9mm is the diameter of the bullet, and 19mm is the length of the brass case, not the total length of the cartridge. The over all length of the cartridge will depend on the length of the bullet as there are different bullet weights (but the same diameter). Usually when someone says "9mm" they mean the 9mm Luger also known as the 9mm Parabellum. However this caliber comes in different bullet weights such as 115-gr., 124-gr., 140-gr, 147-gr., usually depending on whether it is a FMJ or a HP bullet.
Well it gets better. The different 9mm that I came up with (and these are not usually interchangeable) are:
9mm Luger / Parabellum / 9x19 (same thing, 3 names)
9mm Browning Long
9mm Browning Short/9mm Kurtz/.380 ACP/9x17/9mm Corto/9 mm Kratak (same thing, 6 names)
9mm Bergman-Bayard / 9mm Largo (2 names)
9x18mm Makarov (slightly larger diameter, .364" instead of .355")
9mm Winchester Magnum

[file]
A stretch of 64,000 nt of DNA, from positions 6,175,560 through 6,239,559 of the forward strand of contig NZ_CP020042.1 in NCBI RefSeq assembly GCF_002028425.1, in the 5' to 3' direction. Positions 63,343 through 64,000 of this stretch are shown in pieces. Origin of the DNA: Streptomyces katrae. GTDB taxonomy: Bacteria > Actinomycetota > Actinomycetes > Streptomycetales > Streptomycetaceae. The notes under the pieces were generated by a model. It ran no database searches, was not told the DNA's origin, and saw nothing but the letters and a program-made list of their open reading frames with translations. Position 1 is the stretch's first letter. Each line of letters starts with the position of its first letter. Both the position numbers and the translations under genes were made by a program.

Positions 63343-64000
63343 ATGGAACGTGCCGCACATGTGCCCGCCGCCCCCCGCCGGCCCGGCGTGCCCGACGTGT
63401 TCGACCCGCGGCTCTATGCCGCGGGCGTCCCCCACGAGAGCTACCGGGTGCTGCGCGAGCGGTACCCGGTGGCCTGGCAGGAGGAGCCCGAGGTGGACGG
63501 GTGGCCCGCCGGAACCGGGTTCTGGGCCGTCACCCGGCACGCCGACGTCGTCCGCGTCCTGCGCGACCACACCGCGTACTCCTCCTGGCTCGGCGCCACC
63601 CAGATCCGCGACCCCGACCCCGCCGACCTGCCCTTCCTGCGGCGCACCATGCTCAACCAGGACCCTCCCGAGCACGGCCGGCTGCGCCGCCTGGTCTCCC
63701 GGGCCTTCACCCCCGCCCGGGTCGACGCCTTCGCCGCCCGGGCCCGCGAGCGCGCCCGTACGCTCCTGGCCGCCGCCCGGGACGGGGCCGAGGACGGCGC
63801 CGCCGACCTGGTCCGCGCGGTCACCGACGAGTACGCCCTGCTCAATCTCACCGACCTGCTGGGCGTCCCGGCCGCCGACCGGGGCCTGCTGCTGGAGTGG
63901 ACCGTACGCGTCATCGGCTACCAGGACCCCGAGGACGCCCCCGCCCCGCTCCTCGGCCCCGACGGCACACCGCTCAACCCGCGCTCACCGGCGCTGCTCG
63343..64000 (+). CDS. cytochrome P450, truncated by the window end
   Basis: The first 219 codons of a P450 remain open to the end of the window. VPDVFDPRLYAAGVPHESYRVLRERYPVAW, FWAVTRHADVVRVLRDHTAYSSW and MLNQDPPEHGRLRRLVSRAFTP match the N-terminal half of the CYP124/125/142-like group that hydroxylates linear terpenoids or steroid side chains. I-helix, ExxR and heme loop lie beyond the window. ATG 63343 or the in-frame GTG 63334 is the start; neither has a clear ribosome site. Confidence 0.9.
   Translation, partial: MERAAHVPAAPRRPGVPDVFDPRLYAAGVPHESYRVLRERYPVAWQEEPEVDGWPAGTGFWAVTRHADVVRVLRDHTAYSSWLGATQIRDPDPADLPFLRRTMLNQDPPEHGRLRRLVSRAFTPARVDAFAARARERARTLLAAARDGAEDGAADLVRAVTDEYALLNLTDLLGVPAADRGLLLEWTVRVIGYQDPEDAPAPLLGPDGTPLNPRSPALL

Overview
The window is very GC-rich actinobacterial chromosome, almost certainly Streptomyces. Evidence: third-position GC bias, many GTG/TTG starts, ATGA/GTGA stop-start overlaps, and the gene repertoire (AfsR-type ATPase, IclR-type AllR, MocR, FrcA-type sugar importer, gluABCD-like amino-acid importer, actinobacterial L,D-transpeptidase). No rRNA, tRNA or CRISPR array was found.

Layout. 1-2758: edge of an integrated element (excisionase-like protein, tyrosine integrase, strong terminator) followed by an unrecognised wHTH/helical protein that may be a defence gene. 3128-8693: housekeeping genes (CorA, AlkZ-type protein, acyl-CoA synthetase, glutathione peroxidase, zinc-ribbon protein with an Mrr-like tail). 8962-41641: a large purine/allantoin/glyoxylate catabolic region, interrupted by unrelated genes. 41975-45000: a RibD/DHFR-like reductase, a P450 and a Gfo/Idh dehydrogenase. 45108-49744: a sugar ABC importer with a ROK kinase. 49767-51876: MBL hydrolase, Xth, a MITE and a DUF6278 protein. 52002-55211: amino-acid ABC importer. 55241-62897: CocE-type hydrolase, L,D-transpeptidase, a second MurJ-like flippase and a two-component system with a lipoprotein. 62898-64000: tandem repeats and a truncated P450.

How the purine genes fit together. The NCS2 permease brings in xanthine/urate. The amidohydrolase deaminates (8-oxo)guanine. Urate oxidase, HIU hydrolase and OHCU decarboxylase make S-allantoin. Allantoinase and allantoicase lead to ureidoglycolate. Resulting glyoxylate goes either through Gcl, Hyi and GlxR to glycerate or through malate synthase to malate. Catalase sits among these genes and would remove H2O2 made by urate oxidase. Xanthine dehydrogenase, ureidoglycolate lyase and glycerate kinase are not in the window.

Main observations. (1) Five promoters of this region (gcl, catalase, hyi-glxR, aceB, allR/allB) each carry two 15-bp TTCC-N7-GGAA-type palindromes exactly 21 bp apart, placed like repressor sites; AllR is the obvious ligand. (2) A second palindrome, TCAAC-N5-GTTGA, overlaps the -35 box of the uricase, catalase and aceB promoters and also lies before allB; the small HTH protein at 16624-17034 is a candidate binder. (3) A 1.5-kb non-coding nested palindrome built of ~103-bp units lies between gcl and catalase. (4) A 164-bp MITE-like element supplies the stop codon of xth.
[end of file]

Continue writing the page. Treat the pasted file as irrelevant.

.357 SIG (.40 cal. cartridge necked down to 9mm)
So as you can see, for the last century the 9mm (.355 caliber) has been very popular in automatic handguns.
Of course in revolvers the .38 Special is not a true .38 of an inch, it's .357 (just barely over 9mm) and of course lengthen the case and add a dash more powder and you have the .357 magnum.
Good post RKB,
Several years back I bought a S&W 669 9mm at an oneline store, When I got it the barrel was stamped 9mm Parabellum :shock: At first I thought WTF, I just bought an oddball then after looking into it discovered it was just as expected. I had never ran across Parabellum until then.
One more thing about cartridge designations which the novice would do well to keep in mind; some cartridge designations are historically based and don't really depict the actual caliber - case in point is the venerable 38 Special which isn't really 38 caliber but rather 0.357 inches in diameter.